Highlights of the new report include the reduction in smoking prevalence among adults and high school students, improvements on the rate and grade for colon and prostate cancer incidence and a slight improvement in mortality rates since the previous report. The new data also shows that Oklahoma continues to have high rates of deaths due to heart disease, stroke, cancer, chronic lower respiratory disease and diabetes compared to the national average.


The first State of the State’s Health Report was issued by the Oklahoma State Board of Health in 1997. That report served to provide an assessment of the general health status of Oklahomans and to fulfill the assessment function of public health for the state based upon the 1988 Institute of Medicine Report supporting such a role. The first few reports sought to simply give a snapshot of the Oklahoma health experience. Reports have been issue periodically since then, usually covering a three-year time span and have expanded from just a dozen health indicators to more than 50 covered in the new report.

By OICA CEO Joe Dorman 

The Oklahoma Institute for Child Advocacy (OICA) is excited to announce that we have posted our 2018 Child Well-being Legislative Report Card to our website at The Report Card tracks how Governor Mary Fallin and every Oklahoma state senator and representative performed on behalf of our state’s children.
Our report is designed to emphasize policy issues related to child well-being that often go underreported or ignored. We selected 20 different ideas approved by our board and monitored by OICA, including several criminal justice reform measures and bills that were introduced at the request of OICA or other youth programs across the state.  We did not include bills which did not have votes in both bodies. We also did not include bills we considered to be negative, as we wanted this report card to show positive work done by lawmakers for our children.  In addition, we did not grade the many bills dealing with the budget and revenue-raising measures.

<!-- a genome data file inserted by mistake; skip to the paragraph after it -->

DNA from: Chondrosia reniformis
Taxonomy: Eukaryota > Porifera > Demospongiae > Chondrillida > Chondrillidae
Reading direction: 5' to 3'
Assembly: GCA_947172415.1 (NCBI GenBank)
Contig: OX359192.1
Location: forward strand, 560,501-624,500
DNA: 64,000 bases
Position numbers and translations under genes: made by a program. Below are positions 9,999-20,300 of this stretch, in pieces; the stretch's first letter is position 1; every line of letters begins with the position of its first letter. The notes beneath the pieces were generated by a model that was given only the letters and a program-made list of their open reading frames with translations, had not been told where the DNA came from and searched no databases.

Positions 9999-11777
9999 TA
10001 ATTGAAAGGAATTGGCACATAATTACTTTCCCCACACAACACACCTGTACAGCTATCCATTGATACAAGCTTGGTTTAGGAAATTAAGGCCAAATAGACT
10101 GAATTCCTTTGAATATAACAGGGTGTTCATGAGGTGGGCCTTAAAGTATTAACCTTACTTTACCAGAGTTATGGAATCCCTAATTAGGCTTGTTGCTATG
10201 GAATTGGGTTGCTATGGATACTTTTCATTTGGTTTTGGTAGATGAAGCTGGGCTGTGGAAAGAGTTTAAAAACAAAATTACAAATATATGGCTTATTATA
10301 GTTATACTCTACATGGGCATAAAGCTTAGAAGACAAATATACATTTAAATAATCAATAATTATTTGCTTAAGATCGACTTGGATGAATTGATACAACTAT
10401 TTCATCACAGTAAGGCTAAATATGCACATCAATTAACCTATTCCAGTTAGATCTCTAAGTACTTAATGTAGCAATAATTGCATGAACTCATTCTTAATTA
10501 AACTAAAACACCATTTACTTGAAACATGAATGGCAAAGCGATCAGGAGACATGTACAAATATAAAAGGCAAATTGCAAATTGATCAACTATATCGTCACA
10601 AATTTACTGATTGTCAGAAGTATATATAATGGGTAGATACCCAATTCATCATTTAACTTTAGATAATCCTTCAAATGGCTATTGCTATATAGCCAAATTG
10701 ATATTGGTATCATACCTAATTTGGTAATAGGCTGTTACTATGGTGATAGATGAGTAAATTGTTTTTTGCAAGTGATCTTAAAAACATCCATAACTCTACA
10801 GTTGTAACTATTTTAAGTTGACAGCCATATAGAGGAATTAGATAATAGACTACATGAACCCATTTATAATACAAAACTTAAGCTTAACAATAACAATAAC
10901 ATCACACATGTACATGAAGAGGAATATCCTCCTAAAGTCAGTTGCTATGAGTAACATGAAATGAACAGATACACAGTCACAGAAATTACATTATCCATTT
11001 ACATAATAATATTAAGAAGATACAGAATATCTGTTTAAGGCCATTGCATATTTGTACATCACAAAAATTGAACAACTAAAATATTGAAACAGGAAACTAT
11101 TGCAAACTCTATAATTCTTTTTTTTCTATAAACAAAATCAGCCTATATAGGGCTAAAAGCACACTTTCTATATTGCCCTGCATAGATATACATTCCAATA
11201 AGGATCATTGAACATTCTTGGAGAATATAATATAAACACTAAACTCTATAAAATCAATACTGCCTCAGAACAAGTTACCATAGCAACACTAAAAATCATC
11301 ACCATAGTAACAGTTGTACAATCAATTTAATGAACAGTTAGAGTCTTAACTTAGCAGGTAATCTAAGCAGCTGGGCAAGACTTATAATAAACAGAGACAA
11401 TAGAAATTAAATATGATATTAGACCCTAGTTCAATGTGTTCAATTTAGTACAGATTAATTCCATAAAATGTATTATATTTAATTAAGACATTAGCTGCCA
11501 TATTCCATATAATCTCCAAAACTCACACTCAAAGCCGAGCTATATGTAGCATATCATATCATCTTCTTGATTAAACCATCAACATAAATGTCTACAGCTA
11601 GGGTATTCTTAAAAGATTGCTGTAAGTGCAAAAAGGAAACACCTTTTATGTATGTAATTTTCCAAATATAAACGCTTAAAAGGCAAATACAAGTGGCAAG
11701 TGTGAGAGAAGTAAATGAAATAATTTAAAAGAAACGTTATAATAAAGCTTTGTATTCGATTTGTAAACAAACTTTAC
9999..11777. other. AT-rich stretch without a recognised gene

Click here to view the Report Card and here to view the list of bills we tracked and used to calculate grades.

I am pleased to report that 91 of the 149 lawmakers had a 100% score. In addition, 36 more lawmakers were supportive of at least 18 of the 20 bills we graded. 
We chose not to deduct points from legislators who had excused absences, as sometimes legislative obligations require missing votes. Sen. Joe Newhouse, for example, was unable to vote on any of the OICA measures as he is serving overseas in the Navy Reserve. We are very thankful for the men and women who serve in our armed forces and completely understand when votes must be missed due to those or other pressing obligations.  
 OICA does thank those legislators who supported every bill and had perfect attendance on all twenty measures.  Those lawmakers in the State House are Reps. Meloyde Blancett, Donnie Condit, Scott Inman, JP Jordan, Dell Kerbs, Ben Loring, Cyndi Munson, Earl Sears, Steve Vaughan, Collin Walke, Tammy West, and George Young.
Senators on our 100% list are Sens. Mark Allen, Tom Dugger, Kay Floyd, AJ Griffin, Allison Ikley-Freeman, Darcy Jech, Greg McCortney, Lonnie Paxton, Dewayne Pemberton, Marty Quinn, Paul Scott, Ron Sharp, Frank Simpson, and Gary Stanislawski. 
In addition, OICA would like to thank the authors of the bills who put forth these ideas for the children of our state.  Those authors in the House are Reps. Rhonda Baker, Carol Bush, Dale Derby, Kyle Hilbert, Chris Kannady, Dell Kerbs, Mark Lawson, Ben Loring, Jadine Nollan, Terry O’Donnell, Pat Ownbey, Tammy West and Josh West.  In the Senate, authors of bills on the report card are Sens. Stephanie Bice, Kay Floyd, AJ Griffin, James Leewright, Adam Pugh, Ron Sharp, Jason Smalley, Greg Treat and Ervin Yen.
We also wish to thank Governor Mary Fallin for signing into law 19 out of the 20 bills, with the only exception being legislation vetoed dealing with school bullying.  We understand her concerns and hope to address this policy again next session.
Thank you again to those lawmakers who voted to support the children of our state, and please do not forget to vote in the upcoming Primary Elections on June 26!